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Purosattam Vs. Ram Das and ors. - Court Judgment

LegalCrystal Citation
SubjectCriminal
CourtKolkata
Decided On
Reported inAIR1925Cal1031,85Ind.Cas.705
AppellantPurosattam
RespondentRam Das and ors.
Excerpt:
- .....upon the first and the second grounds specified in his petition. the first ground was that the learned magistrate had erred in rejecting the petition of complaint without hearing the witnesses of the complainant present in court and the second ground was that the learned magistrate had erred in holding that the facts, as disclosed in the petition, did not make out a case of cheating.2. the facts, as set forth in the petition, are somewhat peculiar. the petitioner charged certain persons under section 498 of the indian penal code with having abducted his wife. while the case was still pending, ram das, the opposite party no. 1, approached him with the proposition to compromise the matter out of court for a money consideration. the petitioner acquiesced in the proposal and filed a.....
Judgment:

Chotzner, J.

1. This Rule was granted to the petitioner upon the first and the second grounds specified in his petition. The first ground was that the learned Magistrate had erred in rejecting the petition of complaint without hearing the witnesses of the complainant present in Court and the second ground was that the learned Magistrate had erred in holding that the facts, as disclosed in the petition, did not make out a case of cheating.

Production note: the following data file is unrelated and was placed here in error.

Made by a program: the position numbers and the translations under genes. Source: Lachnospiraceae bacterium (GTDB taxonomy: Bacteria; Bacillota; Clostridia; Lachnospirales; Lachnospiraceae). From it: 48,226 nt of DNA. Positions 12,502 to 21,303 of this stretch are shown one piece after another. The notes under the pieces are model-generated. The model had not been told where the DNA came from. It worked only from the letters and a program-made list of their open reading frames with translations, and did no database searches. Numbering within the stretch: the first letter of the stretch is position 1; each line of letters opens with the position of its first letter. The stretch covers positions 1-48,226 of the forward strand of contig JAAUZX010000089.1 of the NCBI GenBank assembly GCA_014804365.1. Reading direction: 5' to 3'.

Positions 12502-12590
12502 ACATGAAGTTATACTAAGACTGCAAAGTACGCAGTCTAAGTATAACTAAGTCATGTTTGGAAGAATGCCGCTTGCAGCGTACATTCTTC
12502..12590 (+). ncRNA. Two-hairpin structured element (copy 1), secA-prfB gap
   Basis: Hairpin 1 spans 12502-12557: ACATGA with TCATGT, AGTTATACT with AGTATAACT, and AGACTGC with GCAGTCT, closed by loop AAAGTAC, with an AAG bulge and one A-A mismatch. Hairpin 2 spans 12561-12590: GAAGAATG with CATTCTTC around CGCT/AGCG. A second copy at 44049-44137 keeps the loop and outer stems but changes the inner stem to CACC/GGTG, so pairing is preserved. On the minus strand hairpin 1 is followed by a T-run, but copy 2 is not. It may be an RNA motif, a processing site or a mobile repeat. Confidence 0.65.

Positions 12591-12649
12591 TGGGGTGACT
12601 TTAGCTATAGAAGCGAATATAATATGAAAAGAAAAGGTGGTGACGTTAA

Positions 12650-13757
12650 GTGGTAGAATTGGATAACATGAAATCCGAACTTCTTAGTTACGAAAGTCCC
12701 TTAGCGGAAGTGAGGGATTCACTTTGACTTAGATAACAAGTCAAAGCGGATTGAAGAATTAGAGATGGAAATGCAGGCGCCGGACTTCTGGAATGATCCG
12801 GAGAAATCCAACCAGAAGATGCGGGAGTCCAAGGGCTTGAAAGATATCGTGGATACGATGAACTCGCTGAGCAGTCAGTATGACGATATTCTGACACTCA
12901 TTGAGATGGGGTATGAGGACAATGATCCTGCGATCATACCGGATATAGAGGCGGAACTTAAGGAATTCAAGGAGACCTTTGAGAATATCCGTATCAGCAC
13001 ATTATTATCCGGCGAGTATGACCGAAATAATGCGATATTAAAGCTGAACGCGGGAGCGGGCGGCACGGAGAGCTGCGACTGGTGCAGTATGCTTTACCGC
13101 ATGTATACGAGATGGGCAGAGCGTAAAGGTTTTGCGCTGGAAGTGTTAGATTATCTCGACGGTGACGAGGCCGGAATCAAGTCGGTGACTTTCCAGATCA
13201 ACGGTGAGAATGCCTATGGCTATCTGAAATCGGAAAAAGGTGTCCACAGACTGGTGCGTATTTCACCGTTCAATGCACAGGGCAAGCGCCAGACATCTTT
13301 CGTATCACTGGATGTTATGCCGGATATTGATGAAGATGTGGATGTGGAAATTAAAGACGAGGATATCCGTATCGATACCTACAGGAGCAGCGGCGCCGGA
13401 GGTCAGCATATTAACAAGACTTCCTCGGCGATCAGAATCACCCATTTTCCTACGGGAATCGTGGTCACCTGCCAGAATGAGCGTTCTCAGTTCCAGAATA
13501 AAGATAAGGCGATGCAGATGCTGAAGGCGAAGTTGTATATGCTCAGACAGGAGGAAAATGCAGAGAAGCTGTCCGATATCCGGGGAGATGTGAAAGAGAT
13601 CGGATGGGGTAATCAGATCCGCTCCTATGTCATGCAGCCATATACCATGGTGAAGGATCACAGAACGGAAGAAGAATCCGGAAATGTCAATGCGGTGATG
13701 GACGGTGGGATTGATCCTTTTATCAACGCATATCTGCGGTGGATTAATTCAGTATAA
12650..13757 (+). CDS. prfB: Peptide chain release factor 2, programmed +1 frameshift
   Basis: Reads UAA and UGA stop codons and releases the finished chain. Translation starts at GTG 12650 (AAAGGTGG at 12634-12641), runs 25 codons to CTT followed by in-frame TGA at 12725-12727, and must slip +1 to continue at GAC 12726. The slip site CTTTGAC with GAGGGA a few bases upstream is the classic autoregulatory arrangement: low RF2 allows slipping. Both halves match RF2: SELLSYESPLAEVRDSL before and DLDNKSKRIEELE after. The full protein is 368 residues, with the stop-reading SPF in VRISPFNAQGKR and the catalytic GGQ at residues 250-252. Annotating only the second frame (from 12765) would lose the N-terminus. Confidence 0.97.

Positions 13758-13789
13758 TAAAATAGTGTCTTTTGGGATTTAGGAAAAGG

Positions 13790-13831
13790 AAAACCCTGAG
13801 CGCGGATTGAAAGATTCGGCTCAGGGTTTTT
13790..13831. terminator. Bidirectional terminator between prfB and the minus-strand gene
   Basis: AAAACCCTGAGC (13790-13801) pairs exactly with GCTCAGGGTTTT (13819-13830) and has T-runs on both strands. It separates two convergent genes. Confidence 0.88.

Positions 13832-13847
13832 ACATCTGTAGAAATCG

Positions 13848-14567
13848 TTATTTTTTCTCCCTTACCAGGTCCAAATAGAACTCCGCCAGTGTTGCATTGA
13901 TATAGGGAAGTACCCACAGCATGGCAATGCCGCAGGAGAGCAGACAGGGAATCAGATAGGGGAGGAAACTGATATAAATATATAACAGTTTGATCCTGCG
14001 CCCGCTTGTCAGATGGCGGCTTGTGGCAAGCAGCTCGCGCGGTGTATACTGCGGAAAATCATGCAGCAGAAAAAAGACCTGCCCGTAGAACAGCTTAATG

2. The facts, as set forth in the petition, are somewhat peculiar. The petitioner charged certain persons under Section 498 of the Indian Penal Code with having abducted his wife. While the case was still pending, Ram Das, the opposite party No. 1, approached him with the proposition to compromise the matter out of Court for a money consideration. The petitioner acquiesced in the proposal and filed a petition withdrawing the complaint whereupon the accused here discharged by the Magistrate. Subsequently the petitioner approached Ram Das with a request for the money promised, but he was put off from time to time on various grounds. Finally losing patience, he filed a petition in Court charging Ram Das and the other parties to the case with breach of trust and cheating.

3. The learned Magistrate examined the petitioner and observed that the complainant could not explain his case and directed him to bring his witnesses on 31st October. On that day the complainant did not appear and the petition was dismissed. On 1st November he applied for revival of the case and 12th November was fixed for the hearing when the learned Magistrate, according to the petition, without examining the witnesses of the complainant, who were present in Court, dismissed the application with the following remark: 'The facts will not make out a case of cheating even if true.'

4. In our judgment this Rule should be made absolute upon the ground that the petitioner should have been given an opportunity of establishing the truth of his allegations by having his witnesses' evidence tested by the learned Magistrate.

5. Without, therefore, expressing any opinion on the merits, we make the rule absolute and remit the case to the Court below for disposal according to law.

Sanderson, C.J.

6. I agree.


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